Why do you continue to have pain long after whatever caused the pain is gone? The answer is that the pain has changed parts of your brain. These altered parts continue to send messages, prolonging the agony. And some parts of your brain, such as the hypothalamus, may have shrunk and no longer work as well.
We used to believe that after childhood, the brain began a long period of decline and steadily lost neurons, or nerve cells. According to this theory, the decline would accelerate if you suffered something such as chronic pain. Now we know that brain neurons are changeable, or “plastic.” No matter how old you are, your brain has neuroplasticity. In the case of pain, that means shrunken areas can be encouraged to expand and change again, this time in positive ways, thereby reducing your pain.
Your pain is all in your head
Have you ever heard this? Perhaps all of your pain tests have come back normal. Your surgeon believes he or she has done a great job and there is nothing else that can be fixed. Yet your back, neck, leg or whatever is still in agony. Those pain sensations from your skin, bones, joints or muscles send messages to your brain, and it’s how those sensations are perceived by the brain that makes you suffer.
If you suffer from chronic pain, you may have noticed that the intensity can change with your mood, perception of past experiences or how serious you think your condition is. Pain medication research has shown that a sugar pill, or “placebo,” can decrease pain significantly in up to 40 percent of patients. These effects are real and we can see them occur with special brain scans.
Why don’t medications stop pain?
Medication may decrease chronic pain, and it can play a role in improving quality of life. But it doesn’t eliminate chronic pain. Medication tends to change the perception of pain by altering how some nerves and neurons fire, but generally medication does not affect neuroplasticity or create positive changes in the brain. If you suffer chronic pain, the areas of your brain that have shrunk remain small and some medications, such as narcotics, may even shrink the brain further.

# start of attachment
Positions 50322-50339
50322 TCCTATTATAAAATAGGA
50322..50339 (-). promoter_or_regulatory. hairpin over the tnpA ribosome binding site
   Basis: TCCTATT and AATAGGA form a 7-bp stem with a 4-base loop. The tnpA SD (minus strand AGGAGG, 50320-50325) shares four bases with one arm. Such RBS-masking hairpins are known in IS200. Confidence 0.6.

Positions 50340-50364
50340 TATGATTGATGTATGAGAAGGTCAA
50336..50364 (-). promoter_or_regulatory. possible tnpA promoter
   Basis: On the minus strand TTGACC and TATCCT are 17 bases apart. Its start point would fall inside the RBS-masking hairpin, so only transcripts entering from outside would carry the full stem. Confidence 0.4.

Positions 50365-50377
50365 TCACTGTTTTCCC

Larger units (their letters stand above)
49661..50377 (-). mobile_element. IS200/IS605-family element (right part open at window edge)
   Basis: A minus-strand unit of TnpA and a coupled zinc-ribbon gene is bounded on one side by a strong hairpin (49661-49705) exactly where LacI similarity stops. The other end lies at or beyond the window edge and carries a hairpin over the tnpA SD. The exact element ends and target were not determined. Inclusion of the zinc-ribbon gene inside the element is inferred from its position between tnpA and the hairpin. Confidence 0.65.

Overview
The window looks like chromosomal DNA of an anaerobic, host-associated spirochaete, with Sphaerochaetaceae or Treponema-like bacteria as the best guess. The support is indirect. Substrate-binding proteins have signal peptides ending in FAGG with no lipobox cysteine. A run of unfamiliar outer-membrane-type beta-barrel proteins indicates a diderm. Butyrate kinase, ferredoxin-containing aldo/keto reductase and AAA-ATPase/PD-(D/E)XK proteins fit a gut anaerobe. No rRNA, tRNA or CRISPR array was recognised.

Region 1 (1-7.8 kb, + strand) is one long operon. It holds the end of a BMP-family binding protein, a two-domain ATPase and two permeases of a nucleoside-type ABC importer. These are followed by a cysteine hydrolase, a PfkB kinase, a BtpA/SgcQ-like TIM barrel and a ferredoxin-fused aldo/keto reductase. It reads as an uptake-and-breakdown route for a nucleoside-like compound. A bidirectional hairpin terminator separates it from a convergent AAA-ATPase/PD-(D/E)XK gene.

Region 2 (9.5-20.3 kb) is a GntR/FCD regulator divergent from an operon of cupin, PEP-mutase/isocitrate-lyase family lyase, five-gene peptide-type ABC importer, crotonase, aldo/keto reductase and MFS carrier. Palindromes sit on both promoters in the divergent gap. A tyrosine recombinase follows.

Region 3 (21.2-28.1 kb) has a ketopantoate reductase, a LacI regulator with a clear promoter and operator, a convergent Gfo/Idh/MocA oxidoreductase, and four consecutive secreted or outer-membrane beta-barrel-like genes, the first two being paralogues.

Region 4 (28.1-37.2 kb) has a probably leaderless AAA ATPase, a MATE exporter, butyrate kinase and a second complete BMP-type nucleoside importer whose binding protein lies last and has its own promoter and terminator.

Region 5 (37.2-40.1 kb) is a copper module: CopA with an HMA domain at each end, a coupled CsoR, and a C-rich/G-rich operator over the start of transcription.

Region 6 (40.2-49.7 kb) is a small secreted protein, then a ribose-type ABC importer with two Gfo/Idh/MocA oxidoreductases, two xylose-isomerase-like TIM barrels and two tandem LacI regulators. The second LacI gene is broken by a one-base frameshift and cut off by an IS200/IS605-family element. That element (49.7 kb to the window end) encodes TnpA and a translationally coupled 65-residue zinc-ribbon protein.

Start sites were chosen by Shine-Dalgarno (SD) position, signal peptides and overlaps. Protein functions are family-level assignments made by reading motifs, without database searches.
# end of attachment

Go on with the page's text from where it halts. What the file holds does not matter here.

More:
How can we change the brain to decrease or stop chronic pain?
Regular exercise, eating healthy, stopping smoking, keeping your mind active, relaxation and mindfulness meditation techniques all can decrease chronic pain, and now we are learning why. They affect neuroplasticity and can create positive change in a brain that feels chronic pain. I will go deeper into reasons and specifics in future blog posts, but a good place to start learning more is to read the booklet STOMP (Structure Your Own Management of Pain). This Swedish program is designed to help people with chronic pain take charge of their care.
Think of MIRROR
As you try to understand and reduce your pain, use MIRROR for maximum results and to maintain a positive outlook:
Motivation: Stay motivated to change the brain; it will take time.
Intention: Focus on changing the brain to change the pain.
Relentlessness: Don’t let a pain spike go by without trying to ease it, without medication.
Reliability: Count on the brain to make positive changes.
Opportunity: Change pain from a symptom to a signal that can be interpreted differently.
Restoration: Expect the brain to return to normal function.
If you need more guidance on managing pain, we can help. Visit Swedish Pain Services to learn how to schedule a consultation at one of our convenient locations.
- An Introduction to Mind Body Medicine, by Howard Schubiner, M.D.
- “They Can't Find Anything Wrong! 7 Keys to Understanding, Treating, and Healing Stress Illness," by David D. Clarke, M.D. Dr. Clarke is a specialist in gastroenterology and this book describes how stress can cause severe, unexplained pain. Dr. Clarke discusses how to understand and treat this pain.
- "Unlearn your pain," by H. Schubiner, M.D. This book explains the neuroplasticity of the brain. It includes a one-month instructional program to calm the hyper-excited brain and a CD for relaxation.
- “Back in Control: A Spine Surgeon’s Roadmap Out of Chronic Pain,” by David Hanscom, M.D. Dr. Hanscom discusses how to quiet a turbocharged central nervous system and make a full recovery. His patient stories, as well as his own, show that you can take charge of your care and set yourself on the road to a healthy, rich and full life.